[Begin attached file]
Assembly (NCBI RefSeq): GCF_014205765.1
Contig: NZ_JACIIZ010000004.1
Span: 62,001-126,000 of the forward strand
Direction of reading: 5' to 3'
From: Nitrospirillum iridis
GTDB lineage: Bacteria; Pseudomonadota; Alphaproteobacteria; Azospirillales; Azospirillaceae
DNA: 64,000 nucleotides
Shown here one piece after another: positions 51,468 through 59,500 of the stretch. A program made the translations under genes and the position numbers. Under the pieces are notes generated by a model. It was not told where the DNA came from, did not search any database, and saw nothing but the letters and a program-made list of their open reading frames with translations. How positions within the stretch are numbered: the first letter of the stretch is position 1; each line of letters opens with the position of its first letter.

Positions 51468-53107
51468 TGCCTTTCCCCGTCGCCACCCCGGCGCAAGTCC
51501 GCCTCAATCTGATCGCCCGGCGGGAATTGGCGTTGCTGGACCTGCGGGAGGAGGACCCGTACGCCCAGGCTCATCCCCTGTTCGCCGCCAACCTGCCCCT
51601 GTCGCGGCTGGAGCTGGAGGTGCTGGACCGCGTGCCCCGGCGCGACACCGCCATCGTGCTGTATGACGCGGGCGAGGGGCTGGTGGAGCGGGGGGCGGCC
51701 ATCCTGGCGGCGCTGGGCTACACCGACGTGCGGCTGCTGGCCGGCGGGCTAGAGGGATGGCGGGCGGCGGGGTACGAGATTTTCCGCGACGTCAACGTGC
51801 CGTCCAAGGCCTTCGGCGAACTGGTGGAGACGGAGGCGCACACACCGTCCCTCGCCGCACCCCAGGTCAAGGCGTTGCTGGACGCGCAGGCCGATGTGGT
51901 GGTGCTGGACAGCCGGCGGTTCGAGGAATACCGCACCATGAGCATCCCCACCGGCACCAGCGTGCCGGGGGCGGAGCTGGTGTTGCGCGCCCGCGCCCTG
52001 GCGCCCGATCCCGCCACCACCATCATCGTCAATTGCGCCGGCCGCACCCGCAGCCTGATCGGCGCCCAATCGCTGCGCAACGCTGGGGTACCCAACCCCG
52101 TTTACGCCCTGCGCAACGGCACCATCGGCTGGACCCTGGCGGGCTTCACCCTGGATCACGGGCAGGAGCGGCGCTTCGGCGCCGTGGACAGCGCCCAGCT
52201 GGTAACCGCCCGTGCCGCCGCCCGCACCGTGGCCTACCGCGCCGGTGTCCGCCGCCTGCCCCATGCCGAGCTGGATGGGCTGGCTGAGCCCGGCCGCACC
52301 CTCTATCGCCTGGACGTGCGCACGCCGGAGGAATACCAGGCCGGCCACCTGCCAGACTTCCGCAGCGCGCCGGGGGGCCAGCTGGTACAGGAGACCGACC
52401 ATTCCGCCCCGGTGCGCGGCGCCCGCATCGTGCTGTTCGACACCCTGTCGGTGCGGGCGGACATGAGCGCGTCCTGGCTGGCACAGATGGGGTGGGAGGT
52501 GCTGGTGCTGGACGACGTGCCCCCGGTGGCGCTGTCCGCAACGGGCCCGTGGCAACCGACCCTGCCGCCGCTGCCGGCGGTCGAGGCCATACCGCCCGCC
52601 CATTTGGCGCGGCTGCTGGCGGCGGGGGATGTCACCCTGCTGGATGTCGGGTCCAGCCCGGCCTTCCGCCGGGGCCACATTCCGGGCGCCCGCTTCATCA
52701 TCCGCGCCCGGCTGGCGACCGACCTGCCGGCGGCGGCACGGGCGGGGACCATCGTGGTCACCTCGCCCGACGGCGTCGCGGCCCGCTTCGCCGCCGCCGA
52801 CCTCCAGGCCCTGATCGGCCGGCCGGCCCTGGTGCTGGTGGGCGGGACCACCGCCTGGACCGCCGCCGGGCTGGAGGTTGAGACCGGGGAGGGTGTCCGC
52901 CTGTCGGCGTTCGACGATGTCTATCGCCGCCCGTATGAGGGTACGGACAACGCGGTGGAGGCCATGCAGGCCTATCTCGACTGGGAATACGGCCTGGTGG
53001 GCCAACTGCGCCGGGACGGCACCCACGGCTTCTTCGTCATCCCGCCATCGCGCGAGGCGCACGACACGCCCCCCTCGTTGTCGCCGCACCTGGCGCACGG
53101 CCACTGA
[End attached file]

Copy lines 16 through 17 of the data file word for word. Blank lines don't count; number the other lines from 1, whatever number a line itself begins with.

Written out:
52001 GCGCCCGATCCCGCCACCACCATCATCGTCAATTGCGCCGGCCGCACCCGCAGCCTGATCGGCGCCCAATCGCTGCGCAACGCTGGGGTACCCAACCCCG
52101 TTTACGCCCTGCGCAACGGCACCATCGGCTGGACCCTGGCGGGCTTCACCCTGGATCACGGGCAGGAGCGGCGCTTCGGCGCCGTGGACAGCGCCCAGCT